Mercantile Movements Division (Royal Navy)

From Wikipedia, the free encyclopedia
Jump to navigation Jump to search
Mercantile Movements Division
Naval Ensign of the United Kingdom.svg
Agency overview
Formed1917-1920
Preceding agency
Superseding agency
JurisdictionUnited Kingdom United Kingdom
HeadquartersAdmiralty, London
Agency executive
  • Director of Mercantile Movements
Parent agencyAdmiralty Naval Staff

The Mercantile Movements Division [1] originally known as the Convoy Section [2] was a former Directorate of the British Admiralty, Naval Staff that coordinated, organised and plotted all Merchant Navy convoys, routing and schedules from 1917 until 1920.

History[edit]

Responsibility for the convoy system was administered by the Admiralty as early as 1914.[3] A specific Convoy Section [4] of the Naval Staff was originally established 25 June 1917 as part of the Anti-Submarine Division with the appointment of an Organizing Manager of Convoys the Convoy Section coordinated with the Ministry of Shipping [5] who was responsible for Merchant Shipping and the Naval Intelligence Division to organise all convoy, routings and schedules.[6] Although planning of routes for all convoys including there escorting vessels was usually supervised by the Assistant Chief of the Naval Staff [7] as he was responsible for trade protection and anti-submarine operations.

In September 1917 the Admiralty dually became responsible for the control of the ships of the British Merchant Navy together with the movements of the British Fleet. It established the Mercantile Movements Division under the control of a Director of Mercantile Movements [8] to administer this arrangement. However, in the case of convoys a different system had to be devised, This was owing to the difficulty of transmitting information and the problems it caused unless complete control over any convoy when it was finally at sea had to come under jurisdiction of the Admiralty [9] when this was agreed to the movements of convoys for the majority of there journey would then be directed by the Mercantile Movements Division and convoys were usually “plotted” from day to day.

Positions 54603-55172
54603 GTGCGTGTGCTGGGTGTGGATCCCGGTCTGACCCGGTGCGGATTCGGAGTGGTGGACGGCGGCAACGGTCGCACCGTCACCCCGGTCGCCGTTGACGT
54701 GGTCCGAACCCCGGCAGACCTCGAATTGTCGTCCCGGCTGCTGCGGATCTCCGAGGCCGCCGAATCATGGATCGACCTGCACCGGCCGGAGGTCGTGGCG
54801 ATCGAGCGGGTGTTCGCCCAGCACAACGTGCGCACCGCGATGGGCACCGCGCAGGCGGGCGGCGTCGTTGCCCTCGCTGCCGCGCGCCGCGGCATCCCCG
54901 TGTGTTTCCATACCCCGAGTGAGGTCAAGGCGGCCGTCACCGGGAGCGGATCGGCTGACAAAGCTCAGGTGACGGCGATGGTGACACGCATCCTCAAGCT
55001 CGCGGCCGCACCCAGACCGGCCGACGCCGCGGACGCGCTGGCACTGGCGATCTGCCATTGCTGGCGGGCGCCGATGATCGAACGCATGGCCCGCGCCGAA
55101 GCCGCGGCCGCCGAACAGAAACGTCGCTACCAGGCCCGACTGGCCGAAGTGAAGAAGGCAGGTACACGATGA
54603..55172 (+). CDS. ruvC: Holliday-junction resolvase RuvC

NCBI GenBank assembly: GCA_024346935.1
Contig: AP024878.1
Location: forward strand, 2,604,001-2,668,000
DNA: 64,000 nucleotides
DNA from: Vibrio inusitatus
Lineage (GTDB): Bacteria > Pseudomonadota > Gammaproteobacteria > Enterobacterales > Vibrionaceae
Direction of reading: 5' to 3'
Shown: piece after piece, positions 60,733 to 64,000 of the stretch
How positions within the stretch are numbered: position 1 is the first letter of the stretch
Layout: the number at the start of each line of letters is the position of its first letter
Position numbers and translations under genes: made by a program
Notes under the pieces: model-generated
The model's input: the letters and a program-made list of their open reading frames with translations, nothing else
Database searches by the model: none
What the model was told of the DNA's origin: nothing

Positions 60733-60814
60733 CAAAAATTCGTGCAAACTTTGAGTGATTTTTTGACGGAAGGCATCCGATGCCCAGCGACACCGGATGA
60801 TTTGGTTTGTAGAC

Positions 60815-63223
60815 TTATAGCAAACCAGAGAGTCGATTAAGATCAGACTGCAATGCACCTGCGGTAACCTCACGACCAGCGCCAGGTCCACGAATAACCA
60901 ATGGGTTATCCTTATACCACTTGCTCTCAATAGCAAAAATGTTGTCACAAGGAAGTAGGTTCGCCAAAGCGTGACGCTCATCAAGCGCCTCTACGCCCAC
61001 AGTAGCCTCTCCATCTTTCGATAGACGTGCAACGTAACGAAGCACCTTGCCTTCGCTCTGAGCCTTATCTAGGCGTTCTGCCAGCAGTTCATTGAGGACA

In order to avert as many problems as possible certain alternative measures were adopted, for example convoys when travelling at night without lights had to be diverted of one another.[10] In order to achieve this use of wireless telegraphy was employed to transmit course changes to convoys, particularly if they came within close 'proximity' of each other. They were also directed to avoid certain areas where it was known German U-boat's were operating. Other measures put in place involved altering agreed destination of some ships as they approached home waters.[11]

As convoys approached from the North East Atlantic and U.K. home waters, usually being the Celtic, Irish, North Sea's and English Channel, they would then be within the strategic responsibility of the Commanders-in-Chief, of the Coast of Ireland, Devonport, Portsmouth,[12] and the Commander of the Dover Patrol,[13] at that point they were taken in charge by one or other of them. Port staff would keep a record of all movements of ships passing through or working within in each Command, this enabled area Commander-in-Chief to action operational requirements where they deemed necessary. During the interwar years the division was disbanded as a distinct entity and its previous functions were amalgamated within the Tactical Division.[14] In 1939 at the beginning of World War Two the Trade Division assumed overall responsibility for planning, control and protection of all British merchant shipping from the Tactical Division until 1945.

Directors duties[edit]

Heads of section/division[edit]

Included:

Organising Manager of Convoys[edit]

  • Mr. H. W. Eldon Manisty, 25 June 1917 - 10 September 1917 [15]

Directors of Mercantile Movements[edit]

  • Captain Frederic A. Whitehead, 10 September 1917 – 19 January 1919 [16]
  • Captain Bertram H. Smith, 19 January 1919 – 30 September 1919 [17]